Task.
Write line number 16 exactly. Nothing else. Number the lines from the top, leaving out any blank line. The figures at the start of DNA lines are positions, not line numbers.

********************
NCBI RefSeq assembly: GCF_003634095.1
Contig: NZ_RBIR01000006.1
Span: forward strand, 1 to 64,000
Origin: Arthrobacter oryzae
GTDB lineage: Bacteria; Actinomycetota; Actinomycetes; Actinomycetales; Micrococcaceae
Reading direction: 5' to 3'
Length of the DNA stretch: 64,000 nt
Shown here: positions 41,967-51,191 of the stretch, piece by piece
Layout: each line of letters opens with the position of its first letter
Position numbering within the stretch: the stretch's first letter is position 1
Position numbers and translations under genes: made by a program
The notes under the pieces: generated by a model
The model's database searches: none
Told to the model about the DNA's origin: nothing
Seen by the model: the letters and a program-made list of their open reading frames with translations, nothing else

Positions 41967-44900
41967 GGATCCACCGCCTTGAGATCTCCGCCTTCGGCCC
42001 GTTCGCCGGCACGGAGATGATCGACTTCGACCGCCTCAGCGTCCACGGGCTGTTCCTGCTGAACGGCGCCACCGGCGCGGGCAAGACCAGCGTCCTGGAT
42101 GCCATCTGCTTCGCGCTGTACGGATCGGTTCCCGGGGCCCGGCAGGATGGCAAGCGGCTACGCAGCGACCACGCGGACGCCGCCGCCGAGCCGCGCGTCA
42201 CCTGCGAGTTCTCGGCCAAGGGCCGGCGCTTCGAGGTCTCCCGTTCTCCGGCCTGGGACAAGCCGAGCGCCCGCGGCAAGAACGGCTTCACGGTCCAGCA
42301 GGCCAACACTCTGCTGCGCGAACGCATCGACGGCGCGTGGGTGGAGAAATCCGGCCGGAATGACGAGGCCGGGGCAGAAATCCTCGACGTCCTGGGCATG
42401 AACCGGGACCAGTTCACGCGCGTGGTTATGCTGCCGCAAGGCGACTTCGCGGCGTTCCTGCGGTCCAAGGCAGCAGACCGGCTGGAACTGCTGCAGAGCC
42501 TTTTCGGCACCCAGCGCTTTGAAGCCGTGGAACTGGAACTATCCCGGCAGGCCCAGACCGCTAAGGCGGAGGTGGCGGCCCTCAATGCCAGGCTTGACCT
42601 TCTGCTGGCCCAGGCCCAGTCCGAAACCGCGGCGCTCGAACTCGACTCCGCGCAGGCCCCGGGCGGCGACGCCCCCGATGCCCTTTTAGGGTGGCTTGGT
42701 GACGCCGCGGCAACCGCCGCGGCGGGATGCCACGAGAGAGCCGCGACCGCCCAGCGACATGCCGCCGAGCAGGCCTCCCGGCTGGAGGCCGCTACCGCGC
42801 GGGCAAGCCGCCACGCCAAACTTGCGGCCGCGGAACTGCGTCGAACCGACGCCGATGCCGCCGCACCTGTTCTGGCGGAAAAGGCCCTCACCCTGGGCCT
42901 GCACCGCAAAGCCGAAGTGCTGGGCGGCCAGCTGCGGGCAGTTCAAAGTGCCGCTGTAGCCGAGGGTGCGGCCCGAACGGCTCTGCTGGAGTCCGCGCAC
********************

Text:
Positions 41967-44900